Architectural home design has shown many faces throughout history. Though there have been numerous styles of design throughout the years. those that may be the most memorable include French Colonial, Georgian, Federal, the Italian Villa, the Chateau and the Bungalow.
French Colonial (1700-1830)
French Colonial style homes are based on “post on sill” construction. A series of vertical posts are fitted underneath rooftops which extend out past the exterior of the home. This creates a cover for an outside porch, or galerie. In early nineteenth-century French Colonial plantations, the main floor was raised and encircled by a covered porch. The main living quarters were accessed by an exterior staircase. Large, cobblestone chimneys, double-casement windows and flared eaves on the rooftop are found on French Colonial homes.
Characterized by symmetrical design and classical detail, Georgian-style homes typically have a colossal-sized pillar on each side of the front door. Above these columns is a pediment which is reminiscent of Greek architecture. Commonly placed above this pediment is a Palladian or Venetian window on the second story. Rooftops often have what is known as a balustrade, which is a white, fence-looking structure. Rooftop corners feature square pedestals with stone urns placed atop.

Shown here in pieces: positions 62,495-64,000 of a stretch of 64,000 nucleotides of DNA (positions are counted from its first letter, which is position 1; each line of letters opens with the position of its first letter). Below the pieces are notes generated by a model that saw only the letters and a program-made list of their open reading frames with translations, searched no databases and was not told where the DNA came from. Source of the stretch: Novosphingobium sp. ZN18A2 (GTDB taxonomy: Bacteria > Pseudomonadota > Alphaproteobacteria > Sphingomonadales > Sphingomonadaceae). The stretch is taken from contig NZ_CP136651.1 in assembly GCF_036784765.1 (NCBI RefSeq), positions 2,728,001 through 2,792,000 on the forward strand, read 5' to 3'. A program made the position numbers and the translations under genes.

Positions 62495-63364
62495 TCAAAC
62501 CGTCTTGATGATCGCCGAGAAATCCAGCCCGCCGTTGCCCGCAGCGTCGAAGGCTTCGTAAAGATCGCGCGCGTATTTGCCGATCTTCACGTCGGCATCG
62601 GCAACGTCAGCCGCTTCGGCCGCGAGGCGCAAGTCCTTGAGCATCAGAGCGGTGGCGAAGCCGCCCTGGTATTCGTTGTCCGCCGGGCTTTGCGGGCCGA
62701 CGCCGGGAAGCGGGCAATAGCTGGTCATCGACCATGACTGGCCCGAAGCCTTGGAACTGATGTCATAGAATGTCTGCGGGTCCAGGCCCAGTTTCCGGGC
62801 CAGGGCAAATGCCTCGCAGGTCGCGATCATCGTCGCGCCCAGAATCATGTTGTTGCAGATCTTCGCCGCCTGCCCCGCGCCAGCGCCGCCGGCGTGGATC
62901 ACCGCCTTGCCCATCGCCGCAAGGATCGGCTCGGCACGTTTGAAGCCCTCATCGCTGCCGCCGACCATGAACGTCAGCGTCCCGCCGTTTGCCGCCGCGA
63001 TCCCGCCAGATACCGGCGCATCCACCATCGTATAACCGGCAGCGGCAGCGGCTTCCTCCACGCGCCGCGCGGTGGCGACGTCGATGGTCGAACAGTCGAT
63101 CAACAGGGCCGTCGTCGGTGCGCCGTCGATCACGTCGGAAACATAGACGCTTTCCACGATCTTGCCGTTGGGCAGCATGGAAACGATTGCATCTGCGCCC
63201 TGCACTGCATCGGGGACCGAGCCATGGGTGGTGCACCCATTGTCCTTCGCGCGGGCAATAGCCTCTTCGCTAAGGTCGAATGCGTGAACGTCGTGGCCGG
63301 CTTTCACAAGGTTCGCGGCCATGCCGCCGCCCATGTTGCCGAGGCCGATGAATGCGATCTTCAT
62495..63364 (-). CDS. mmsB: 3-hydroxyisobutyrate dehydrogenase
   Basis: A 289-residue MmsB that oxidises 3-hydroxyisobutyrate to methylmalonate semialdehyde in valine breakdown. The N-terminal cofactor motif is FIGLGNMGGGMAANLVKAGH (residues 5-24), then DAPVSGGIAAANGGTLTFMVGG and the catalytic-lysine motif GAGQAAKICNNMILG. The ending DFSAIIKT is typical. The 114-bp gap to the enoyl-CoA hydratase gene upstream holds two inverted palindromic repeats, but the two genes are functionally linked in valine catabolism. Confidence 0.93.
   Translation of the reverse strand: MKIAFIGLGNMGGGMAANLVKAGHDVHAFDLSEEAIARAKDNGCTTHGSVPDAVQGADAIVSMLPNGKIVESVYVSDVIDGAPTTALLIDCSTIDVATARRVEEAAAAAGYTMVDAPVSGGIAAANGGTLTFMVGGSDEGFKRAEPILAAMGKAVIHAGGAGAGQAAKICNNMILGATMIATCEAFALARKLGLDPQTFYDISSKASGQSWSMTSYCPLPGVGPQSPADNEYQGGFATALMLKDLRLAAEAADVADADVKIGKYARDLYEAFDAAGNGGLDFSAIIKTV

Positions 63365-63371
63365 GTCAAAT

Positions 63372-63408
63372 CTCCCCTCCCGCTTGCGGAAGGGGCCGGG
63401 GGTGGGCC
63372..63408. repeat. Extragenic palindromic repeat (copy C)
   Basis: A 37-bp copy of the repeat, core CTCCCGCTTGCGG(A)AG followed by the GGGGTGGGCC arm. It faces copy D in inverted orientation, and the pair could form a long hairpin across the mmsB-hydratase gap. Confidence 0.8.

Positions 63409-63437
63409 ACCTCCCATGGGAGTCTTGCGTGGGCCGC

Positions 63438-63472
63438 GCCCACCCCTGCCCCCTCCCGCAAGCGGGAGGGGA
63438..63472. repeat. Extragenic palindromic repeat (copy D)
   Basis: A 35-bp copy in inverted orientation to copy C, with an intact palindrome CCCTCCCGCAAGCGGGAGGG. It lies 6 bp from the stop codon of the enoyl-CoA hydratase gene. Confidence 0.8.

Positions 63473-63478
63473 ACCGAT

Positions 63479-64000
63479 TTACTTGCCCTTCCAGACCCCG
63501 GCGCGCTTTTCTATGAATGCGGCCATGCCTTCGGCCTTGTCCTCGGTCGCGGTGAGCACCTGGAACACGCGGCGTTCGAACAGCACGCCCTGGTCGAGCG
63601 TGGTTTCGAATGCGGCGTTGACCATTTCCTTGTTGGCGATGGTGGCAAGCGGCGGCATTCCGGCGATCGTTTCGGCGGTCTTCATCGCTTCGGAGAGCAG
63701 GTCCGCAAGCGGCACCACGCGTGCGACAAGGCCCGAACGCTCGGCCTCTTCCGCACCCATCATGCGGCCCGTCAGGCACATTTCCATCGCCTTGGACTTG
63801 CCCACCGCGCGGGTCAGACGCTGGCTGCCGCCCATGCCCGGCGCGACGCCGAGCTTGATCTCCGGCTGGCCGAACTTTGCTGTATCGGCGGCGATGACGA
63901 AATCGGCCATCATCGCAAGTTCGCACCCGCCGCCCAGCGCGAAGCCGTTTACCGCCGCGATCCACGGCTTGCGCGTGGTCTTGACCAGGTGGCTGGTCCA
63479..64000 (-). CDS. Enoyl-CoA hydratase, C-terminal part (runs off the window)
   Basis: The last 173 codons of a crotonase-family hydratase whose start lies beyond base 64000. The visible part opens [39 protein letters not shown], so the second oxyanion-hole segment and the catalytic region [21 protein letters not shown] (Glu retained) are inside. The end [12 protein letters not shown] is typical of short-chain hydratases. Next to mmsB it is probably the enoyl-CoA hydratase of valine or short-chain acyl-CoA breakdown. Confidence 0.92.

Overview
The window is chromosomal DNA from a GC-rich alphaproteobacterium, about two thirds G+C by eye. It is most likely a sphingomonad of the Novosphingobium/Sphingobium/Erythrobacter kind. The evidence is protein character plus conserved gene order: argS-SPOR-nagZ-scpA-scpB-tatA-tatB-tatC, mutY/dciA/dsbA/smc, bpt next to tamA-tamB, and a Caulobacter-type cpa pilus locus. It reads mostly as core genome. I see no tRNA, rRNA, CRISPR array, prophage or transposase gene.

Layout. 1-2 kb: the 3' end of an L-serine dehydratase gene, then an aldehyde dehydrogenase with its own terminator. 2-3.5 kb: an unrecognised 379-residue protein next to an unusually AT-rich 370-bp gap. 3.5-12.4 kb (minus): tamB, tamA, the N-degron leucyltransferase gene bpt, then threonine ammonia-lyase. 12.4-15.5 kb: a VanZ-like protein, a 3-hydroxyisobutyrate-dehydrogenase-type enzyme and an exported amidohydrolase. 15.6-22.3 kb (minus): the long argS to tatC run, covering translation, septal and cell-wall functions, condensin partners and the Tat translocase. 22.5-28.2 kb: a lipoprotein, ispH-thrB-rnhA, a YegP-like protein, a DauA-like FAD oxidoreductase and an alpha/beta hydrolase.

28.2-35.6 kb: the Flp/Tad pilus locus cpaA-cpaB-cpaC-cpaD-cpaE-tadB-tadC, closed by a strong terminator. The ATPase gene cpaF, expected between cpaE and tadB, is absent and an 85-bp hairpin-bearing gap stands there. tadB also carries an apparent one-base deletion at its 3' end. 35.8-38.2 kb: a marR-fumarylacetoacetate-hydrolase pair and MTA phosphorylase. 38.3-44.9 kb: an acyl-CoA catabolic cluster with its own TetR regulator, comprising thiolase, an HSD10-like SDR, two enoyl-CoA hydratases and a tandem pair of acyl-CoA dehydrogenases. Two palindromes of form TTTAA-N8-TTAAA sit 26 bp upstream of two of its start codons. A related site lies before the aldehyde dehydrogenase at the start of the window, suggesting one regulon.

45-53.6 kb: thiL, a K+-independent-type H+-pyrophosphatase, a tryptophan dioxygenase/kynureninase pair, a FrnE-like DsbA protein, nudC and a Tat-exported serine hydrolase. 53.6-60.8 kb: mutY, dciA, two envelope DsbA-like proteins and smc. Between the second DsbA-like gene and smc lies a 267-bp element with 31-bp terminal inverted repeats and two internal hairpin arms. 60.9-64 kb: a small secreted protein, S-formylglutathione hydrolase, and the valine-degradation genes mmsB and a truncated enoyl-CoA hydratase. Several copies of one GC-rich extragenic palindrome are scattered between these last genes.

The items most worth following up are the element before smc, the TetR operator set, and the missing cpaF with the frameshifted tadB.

Federal-style homes have a square and boxy appearance. A low pitched roof and smooth, brick-finish exterior are characteristic of Federal homes. They often feature a domed circular portico or elliptical arch at the front door entrance. An elliptical window is often located at the header of the door with narrow windows located on each side of the door.
Italian Villa (1830-1880)
Expressing asymmetrical design form, the outstanding feature of the Italian Villa style is a tall tower combined with a two-story floor plan. Narrow, rounded-head windows were placed in groups of three. There were often small balconies on the upper level. The exterior is a smooth, stucco finish but the enriched ornamentation around windows and balconies gives the Italian Villa an elaborate baroque appearance.
The Chateau style is made of stone and is massive in size. Characterized by steeply-pitched roofs, the Chateau has dormers, cone-shaped towers and tall, elaborately-decorated chimneys. Stone window tracery was featured in certain areas. Details such as crosses positioned atop window gables are reminiscent of Gothic style. The Chateau was suited to wealthy clients who wanted impressive residences.
Bungalow Style (1890-1940)
A typical bungalow home is one-story and has broad, gently-pitched gables. The lower gable usually covers a front porch which may be screened or left open. Rafters and beams extend beyond the wall and edge of the roof. A bungalow’s chimney is made of cobblestone or rough-faced brick. Wood shingles are most common; however stucco or brick may also be used. Bungalows were built across the country, displaying a huge variety of configurations and exterior finishes.
Identifying American Architecture; John Blumenson; 1981